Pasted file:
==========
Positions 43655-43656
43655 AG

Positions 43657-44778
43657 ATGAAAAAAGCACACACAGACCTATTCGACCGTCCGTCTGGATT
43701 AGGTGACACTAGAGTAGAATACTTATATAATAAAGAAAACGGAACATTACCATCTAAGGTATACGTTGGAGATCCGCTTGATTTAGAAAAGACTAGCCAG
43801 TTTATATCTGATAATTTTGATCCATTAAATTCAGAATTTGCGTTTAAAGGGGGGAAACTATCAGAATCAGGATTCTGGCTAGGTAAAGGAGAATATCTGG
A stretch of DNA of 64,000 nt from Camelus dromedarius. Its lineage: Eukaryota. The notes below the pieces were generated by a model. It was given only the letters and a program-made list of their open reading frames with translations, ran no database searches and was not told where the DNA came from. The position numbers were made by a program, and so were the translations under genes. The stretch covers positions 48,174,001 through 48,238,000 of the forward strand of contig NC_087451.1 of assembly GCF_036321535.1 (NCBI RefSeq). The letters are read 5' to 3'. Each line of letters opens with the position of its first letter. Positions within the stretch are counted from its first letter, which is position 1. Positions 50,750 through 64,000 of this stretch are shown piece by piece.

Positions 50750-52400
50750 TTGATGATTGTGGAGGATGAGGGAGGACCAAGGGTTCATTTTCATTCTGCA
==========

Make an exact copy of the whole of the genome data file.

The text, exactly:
Positions 43655-43656
43655 AG

Positions 43657-44778
43657 ATGAAAAAAGCACACACAGACCTATTCGACCGTCCGTCTGGATT
43701 AGGTGACACTAGAGTAGAATACTTATATAATAAAGAAAACGGAACATTACCATCTAAGGTATACGTTGGAGATCCGCTTGATTTAGAAAAGACTAGCCAG
43801 TTTATATCTGATAATTTTGATCCATTAAATTCAGAATTTGCGTTTAAAGGGGGGAAACTATCAGAATCAGGATTCTGGCTAGGTAAAGGAGAATATCTGG
A stretch of DNA of 64,000 nt from Camelus dromedarius. Its lineage: Eukaryota. The notes below the pieces were generated by a model. It was given only the letters and a program-made list of their open reading frames with translations, ran no database searches and was not told where the DNA came from. The position numbers were made by a program, and so were the translations under genes. The stretch covers positions 48,174,001 through 48,238,000 of the forward strand of contig NC_087451.1 of assembly GCF_036321535.1 (NCBI RefSeq). The letters are read 5' to 3'. Each line of letters opens with the position of its first letter. Positions within the stretch are counted from its first letter, which is position 1. Positions 50,750 through 64,000 of this stretch are shown piece by piece.

Positions 50750-52400
50750 TTGATGATTGTGGAGGATGAGGGAGGACCAAGGGTTCATTTTCATTCTGCA